apparent perception in some quarters that the intellectual demands of some
or many degree courses have been relaxed ... may be largely or entirely
unfounded. But it is highly important that the material necessary to a
fair judgement be available."

That case concerned a request for the disclosure of course materials such
as lecture notes and PowerPoint presentations, but I submit that the same
must clearly apply to the disclosure of examination materials, since the
rigour and intellectual demands of examinations can be seen as a
reflection (or distillation) of the general rigour and intellectual demand
of a course, i.e. precisely the matter to the public scrutiny of which
Tribunal attached such importance.

All the more so given that since failure in 'collections' examinations can
result in academic sanctions, including temporary or permanent exclusion
from the student's programme of study. It therefore follows that
'collections' examinations, just like University examinations, are
essential to the student's ability to progress on his or her course and
ultimately graduate. But unlike University examinations, which are set by
boards independent of academic faculty, and are subject to rigorous
processes and checks both in setting and marking, 'collections'
examinations do not appear to be subject to anything like the same level
of scrutiny, making it that much harder for the general public to know
whether those whose study and research are being funded in their name, and
by their taxes, are being properly and fairly assessed.

For these reasons, I contend that the entire approach of the College to my
request has been unlawful from start to finish, and that the decision to
refuse to release most of the information should be subject to an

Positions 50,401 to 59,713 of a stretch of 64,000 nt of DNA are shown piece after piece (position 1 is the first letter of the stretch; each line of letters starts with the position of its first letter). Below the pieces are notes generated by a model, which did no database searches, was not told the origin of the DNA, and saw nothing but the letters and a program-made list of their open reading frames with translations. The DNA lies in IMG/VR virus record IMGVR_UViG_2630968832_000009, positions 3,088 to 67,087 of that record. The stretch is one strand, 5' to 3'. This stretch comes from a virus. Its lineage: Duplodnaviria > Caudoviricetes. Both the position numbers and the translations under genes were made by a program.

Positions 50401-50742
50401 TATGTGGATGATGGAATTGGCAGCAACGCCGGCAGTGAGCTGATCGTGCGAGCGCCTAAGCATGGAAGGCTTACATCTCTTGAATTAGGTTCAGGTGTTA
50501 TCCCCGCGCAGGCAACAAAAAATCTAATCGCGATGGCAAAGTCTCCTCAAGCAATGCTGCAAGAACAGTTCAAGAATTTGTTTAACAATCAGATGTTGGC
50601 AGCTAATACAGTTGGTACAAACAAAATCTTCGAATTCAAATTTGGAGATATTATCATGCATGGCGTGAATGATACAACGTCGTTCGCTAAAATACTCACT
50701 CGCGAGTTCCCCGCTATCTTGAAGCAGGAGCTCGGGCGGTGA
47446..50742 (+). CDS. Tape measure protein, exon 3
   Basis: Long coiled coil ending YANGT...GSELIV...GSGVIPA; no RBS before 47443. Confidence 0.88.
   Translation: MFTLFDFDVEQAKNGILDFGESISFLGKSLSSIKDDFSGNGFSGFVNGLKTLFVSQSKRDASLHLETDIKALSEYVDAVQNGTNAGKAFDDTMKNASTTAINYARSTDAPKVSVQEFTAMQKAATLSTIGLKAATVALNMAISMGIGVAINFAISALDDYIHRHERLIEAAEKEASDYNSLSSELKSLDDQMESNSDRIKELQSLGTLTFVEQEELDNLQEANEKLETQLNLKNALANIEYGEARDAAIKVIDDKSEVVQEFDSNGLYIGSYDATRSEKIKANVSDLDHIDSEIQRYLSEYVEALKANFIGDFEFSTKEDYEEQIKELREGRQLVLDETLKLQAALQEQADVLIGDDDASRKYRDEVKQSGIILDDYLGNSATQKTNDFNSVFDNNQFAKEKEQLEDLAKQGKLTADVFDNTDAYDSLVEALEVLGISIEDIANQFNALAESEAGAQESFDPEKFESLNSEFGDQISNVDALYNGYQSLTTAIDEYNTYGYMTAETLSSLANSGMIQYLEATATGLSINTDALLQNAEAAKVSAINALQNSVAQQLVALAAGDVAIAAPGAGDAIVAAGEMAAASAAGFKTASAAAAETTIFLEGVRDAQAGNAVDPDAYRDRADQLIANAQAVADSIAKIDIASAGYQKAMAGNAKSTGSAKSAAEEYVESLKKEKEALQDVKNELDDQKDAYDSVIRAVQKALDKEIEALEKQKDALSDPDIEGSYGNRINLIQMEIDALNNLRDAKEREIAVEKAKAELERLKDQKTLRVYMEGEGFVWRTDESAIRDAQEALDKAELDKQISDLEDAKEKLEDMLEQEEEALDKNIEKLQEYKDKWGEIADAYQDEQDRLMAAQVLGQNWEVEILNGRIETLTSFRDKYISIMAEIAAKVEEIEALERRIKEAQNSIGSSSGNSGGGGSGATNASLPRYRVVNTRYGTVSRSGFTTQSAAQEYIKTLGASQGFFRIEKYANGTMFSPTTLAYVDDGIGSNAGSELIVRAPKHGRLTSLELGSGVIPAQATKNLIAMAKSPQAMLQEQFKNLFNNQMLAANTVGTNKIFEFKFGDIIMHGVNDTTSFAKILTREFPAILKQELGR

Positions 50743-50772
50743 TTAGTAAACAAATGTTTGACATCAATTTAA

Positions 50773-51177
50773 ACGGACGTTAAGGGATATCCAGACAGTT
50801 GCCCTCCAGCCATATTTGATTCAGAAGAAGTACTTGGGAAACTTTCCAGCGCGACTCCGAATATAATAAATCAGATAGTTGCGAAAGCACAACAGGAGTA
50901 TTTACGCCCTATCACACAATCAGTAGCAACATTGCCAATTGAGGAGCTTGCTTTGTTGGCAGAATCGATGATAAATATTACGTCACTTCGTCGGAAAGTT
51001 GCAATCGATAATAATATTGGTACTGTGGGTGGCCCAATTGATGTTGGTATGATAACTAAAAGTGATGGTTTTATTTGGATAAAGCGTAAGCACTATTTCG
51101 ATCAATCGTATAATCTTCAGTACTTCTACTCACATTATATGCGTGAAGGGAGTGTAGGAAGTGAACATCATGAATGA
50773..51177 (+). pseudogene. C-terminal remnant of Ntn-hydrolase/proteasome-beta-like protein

appropriately rigorous and searching review. As mentioned at the start of
this message, if such a review is not offered, or not performed, I most
certainly reserve the right to make a section 50 complaint to the
Information Commissioner - a right of which, fortunately, I was aware
notwithstanding the College's breach of the requirement in section 17(7)
to inform all requesters of it.

For reference, a full history of my FOI request and all correspondence is
available on the Internet at this address:
[1]https://www.whatdotheyknow.com/request/c...

Yours faithfully,

B R Marsden

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Dear Worcester College, Oxford,

Twenty working days have now passed since my email of 5th November asking for an internal review of your unlawful handling of my request. You have neither replied with the outcome of the review, nor contacted me to suggest that any extension of time is required. Your attention is drawn to paragraphs 83 and 84 of the guidance from the Information Commissioner's Office available at https://ico.org.uk/media/for-organisatio..., which emphasise that public authorities should keep requesters informed of the likely timescale for an internal review, and only in exceptional cases should this exceed twenty working days. Accordingly, unless I receive a response today setting out the outcome of the internal review, I will make a section 50 complaint to the Information Commissioner's Office.

Yours faithfully,

B R Marsden

Worcester College Academic Administrator, Worcester College, Oxford

Dear Mr Marsden

Thank you for your email. After considering carefully the numerous issues and questions that you have raised, we are in the process of preparing our response. We expect to provide it to you on or before 10 December 2019. We do apologise for the delay.

We acknowledge your assertion that you intend to contact the ICO. We trust that you will also provide them with a copy of this email.

Yours sincerely

Phillipa Tarver

Phillipa Tarver
Academic Administrator
Worcester College
Oxford
OX1 2HB

Tel No: 01865 278342
Worcester College is a Registered Charity, No. 1143479

show quoted sections